What started as something I intended to last a few minutes took significantly longer. First silence and careful reading, notetaking, crossing out, adding. Then the conversation. 

"Do people truly know what crowdsource means?" 

"What if we use collaborate instead of collective?" 

"Is this open enough?" 

"How are we inspiring participation? Is that clear?" 

It was thoughtful, thorough, and took nearly an hour to complete. Here are the overarching bullet points of where we landed. (You can click here to read the full document.) 

Why do I share this? Well, as an organization, we still are relatively new. We continue to hone our purpose and figure out where we fit in, and you still are getting to know us. We are pretty unconventional in our approach. We poke, we prod, and we puzzle and experiment out loud to figure out what works and what doesn't. 

That being said, I share our core values because I feel it's important for you to understand why we do some of the things we do, such as:

Why we release things piece by piece, sometimes even half-baked things. 

Why there is no secret sauce...we clearly state out loud for everyone to hear what we aim to achieve and how we plan to achieve it...and then ask you to poke holes in it. 

Why you always will have a front row seat to what we are doing, how we are doing it, why we are doing it....and you will be invited and encouraged to be part of the process. 

Why you will never ever ever hear us use words like "first" or "only" or "best" in reference to anything we do because, quite simply, our values are steeped in the idea that what we do has absolutely nothing to do with us....and everything to do with serving adult learners and instructors in whatever way we can.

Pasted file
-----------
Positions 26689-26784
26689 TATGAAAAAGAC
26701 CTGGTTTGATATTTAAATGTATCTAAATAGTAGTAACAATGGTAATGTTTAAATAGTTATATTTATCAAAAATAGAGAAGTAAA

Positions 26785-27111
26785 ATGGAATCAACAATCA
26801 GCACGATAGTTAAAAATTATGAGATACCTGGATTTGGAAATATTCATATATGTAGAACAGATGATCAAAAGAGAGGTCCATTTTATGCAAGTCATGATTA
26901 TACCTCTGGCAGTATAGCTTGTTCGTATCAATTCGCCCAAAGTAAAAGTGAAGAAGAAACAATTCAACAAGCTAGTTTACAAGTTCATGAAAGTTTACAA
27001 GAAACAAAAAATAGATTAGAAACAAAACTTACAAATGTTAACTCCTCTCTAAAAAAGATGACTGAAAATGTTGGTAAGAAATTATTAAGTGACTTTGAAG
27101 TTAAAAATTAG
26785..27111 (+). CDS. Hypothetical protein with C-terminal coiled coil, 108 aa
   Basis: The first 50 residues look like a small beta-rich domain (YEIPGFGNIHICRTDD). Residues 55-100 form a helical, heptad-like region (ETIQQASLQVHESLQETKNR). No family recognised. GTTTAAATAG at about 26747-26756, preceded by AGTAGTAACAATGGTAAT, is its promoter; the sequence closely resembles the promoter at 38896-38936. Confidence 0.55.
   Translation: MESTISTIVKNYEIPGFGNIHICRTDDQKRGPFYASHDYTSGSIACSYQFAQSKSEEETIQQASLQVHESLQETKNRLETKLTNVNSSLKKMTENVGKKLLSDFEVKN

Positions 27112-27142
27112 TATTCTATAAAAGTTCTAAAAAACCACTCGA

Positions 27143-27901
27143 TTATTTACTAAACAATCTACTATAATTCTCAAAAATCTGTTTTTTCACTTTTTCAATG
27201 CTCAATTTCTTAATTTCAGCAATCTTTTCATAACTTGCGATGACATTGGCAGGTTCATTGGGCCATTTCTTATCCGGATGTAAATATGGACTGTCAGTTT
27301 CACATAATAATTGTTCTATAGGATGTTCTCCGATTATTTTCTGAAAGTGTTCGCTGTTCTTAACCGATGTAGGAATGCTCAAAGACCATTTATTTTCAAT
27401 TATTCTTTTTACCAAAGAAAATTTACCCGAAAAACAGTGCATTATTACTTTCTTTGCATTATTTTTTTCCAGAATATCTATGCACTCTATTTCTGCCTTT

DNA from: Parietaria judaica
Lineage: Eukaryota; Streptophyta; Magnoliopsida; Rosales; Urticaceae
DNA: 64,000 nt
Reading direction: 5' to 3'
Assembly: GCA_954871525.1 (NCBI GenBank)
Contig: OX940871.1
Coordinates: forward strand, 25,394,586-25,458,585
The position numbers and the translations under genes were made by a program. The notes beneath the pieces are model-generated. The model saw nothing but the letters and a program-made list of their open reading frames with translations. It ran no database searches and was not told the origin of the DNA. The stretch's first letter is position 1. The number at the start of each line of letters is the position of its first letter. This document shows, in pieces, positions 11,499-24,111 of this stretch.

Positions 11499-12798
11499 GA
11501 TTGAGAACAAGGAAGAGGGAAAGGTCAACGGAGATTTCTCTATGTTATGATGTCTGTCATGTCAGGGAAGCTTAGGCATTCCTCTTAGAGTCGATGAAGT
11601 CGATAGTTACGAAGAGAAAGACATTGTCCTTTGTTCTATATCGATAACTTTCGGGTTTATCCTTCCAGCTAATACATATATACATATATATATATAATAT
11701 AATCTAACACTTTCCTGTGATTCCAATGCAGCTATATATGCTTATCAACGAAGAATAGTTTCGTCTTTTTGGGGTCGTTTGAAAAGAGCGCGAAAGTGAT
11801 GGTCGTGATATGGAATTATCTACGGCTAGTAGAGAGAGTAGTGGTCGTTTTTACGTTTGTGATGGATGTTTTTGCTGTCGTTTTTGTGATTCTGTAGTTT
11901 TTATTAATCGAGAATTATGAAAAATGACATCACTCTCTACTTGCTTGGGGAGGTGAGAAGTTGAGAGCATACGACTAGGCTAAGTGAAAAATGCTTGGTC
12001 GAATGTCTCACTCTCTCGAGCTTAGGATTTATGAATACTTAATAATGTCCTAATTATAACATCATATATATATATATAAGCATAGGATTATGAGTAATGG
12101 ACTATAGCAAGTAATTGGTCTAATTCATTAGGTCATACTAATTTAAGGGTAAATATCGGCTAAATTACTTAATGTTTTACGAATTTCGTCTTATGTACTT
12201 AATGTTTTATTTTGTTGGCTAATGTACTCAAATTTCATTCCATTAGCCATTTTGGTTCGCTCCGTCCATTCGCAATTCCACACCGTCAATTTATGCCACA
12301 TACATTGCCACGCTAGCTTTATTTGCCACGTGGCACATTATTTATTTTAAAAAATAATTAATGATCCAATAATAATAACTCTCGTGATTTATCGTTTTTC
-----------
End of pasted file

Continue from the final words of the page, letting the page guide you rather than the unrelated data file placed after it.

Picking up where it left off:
I left the meeting both exhausted and incredibly heartened. As an organization, we still need to figure out how the heck we build out pragmatically and get to a place where we can sustain what we offer. And while we could have jumped right into the dollars and cents stuff, I'm grateful that we took the time to hammer out and tweak our core values statement. You can only have value to others unless you have clarity in the values by which you operate...and I'm beyond proud of CrowdED Learning's values and what we aspire to be as an organization.

It also means you are going to hear a LOT more from us in the coming weeks, inviting you to become part of the process as we build out SkillBlox and explore other ideas. 😉

Thank you, Cris + Jen, for being trusted advisers and believers in the world we as an organization are trying to create. Thank you for your knowledge, your guidance, and...most admirably....your trust in the process we are taking. I am humbled on a daily basis as we watch this all morph into something meaningful, and am so very thankful to be afforded the opportunity to do this work. 

Yours, in learning,